Nile Cmylo’s Signature Style: A conversation with the one of kind designer text by Valerie McPhail

A hushed chanting melody of “Hey Jude” joins the smell of rose incense to accompany a crowd of mannequins that welcome me back to the Chelsea Hotel. The building, a monument for it’s past when “Courtney Love used to come on Sundays and hang out at the front desk…the [Red Hot] Chili Peppers had a room across the hall when they were making an album for six months,” hosting the age of the rockstar, as designer Nile Cmylo refers. In close corridors between work and leisure I enter into her world, an escape from the earth shaking change in US politics, and the building’s remodel.

Walking through the Hotel is like trespassing through a ghost town. The desolate infrastructure a result from a past of rowdy activity; similar to the spontaneous behaviors of Andy Warhol’s “Lonesome Cowboys,” now exists as a barren building stifled under a serial project of renovations. It’s time of wild creativity, the mecca of New York City soirée, now repressed. The lobby can be mistaken for an abandoned campsite, the hallways boarded with plastic coverings and wooden planks for doorways: all create an atmosphere hung-over from it’s past, now overlooked by many. However, with cocktail parties initiated as social gatherings that simultaneously preview her latest collection, Cmylo livens the building with guests, champagne and fashion culture. As resident of the hotel Cmylo consulted the renovations of her apartment two years ago. Decorating her space with 1966’s accents, she installed leopard printed tiling and preserved the gold leaf painting on her walls. The atmosphere inspirits an excitement Cmylo exemplifies in character and work; the apartment reinstates a blast from the past. Despite her efforts, she reminisces, “I don’t know if its ever going to be that cool again.”

I digress in wonder; the reality of US politics has kindled a unique spark of inspiration in Cmylo’s label Mermaidpunk tm. This season she says “I think it’s the president. I think I needed to be at my happy place, and my happy place is sewing.”

Sewing and hand dying all her designs inside her apartment shared with her cat Jezebel, a 9/11 rescue, sweet and friendly as a feline can be. She the color of toffee candy and soft as silk charmeuse invites herself into our conversation.

When I ask about her work life balance – a comment spoken from an overwhelming personal concern – she says “ I’m happiest when I’m working. It’s a great way to get older.” She describes her understanding of happiness, a contentment that overcomes a season of frustration and a moment of struggle. “The process [of finding reward in labor] is happiness.” The final effect keeps her designing. Her work (product) brings happiness, inspires a smile, as they are designed to make women feel comfortable in their own skin. The sewing machine, fabrics and current collection in her apartment reveal a union between vision, craft and talent.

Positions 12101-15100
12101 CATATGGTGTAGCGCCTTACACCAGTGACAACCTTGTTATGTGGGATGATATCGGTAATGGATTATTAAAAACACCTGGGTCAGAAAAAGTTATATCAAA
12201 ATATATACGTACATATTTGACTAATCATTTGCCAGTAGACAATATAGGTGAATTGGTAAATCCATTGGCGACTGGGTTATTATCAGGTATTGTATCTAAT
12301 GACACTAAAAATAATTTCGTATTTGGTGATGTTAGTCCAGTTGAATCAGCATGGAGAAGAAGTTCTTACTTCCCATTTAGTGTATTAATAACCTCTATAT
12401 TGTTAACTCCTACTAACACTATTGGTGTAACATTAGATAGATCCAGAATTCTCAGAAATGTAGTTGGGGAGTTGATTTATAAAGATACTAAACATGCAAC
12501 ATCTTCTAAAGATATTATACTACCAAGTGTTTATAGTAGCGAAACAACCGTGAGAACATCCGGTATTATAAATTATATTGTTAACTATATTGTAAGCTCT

Interrupted by the door bell, she jumps up to answer a sushi delivery, she refers to as “a little snack” for us while we talk about her fashion week habits and experience with Rafaella Hanley to collaboratively design a dress that Vogue.com Editor Chioma Nnadi would later wear to the 2017 Met Gala reception of the Rei Kawakubo/Commes des Garçons: Art of the In-Between Exhibition. The dress quickly became a pleasant sensation, in which the publication celebrated with a Barbie doll cake Nile baked. Perhaps even more seemly is her bond to Barbie, a central figure of inspiration for the designer. She explains, “ I’ve been sewing since I was three for Barbie… she was my first influence,” as she directs my attention to the showcase of Barbie dolls honored in their boxes beside us.

 Cmylo offers insight from a career of one-of-a-kind designs. As she shares framed photos of Mariah Carrey, Ashley Graham and Gabourey Sidibe wearing her designs, these tangible memories of happiness honor her achievements. Other frames include The August 1990 Cosmopolitan cover of Linda Evangelista in Cmylo’s yellow mini dress, and the Wired Magazine October 2005 cover of Naomi Watts wearing a replicated costume design for the modern Peter Jackson King Kong film. It began with Grace Jones, “my first celebrity client; Richard [Bernstein] introduced me to her.”

But those are references to the past. Today, Nile Cmylo’s current collection includes: patent leather bustiers, a flash dress with floral appliqué, a full length design pleated with accents of lime green jersey, and a cropped apron layering over her classic one seam tank, a white body-con dress. Fashioning a collection of dresses, she struggles to title herself a dressmaker, for the title designer suggests a lack of craftsmanship. So she contemplates, “ but I’m not a dressmaker, because I won’t do somebody else’s vision.” Our afternoon conversation concludes as she reflects on her accomplished career. Her hustle, designing custom looks for clients’ interest in an ever-changing industry, Nile Cmylo stays afloat by staying true to her vision.

Valerie McPhail

Valerie McPhail is a New York-based writer on things of style and artistic expression. She has a portfolio of writing for both fashion and art publications. Although she enjoys covering fashion news and supporting new designers, her favorite subject to explore is the experience of fashion and how life is communicated through clothing. She believes there is a lot to be said about this.

  • Glenn Belverio

    Thank you for writing about my friend Nile. She is a stellar talent and her apartment is a very special place.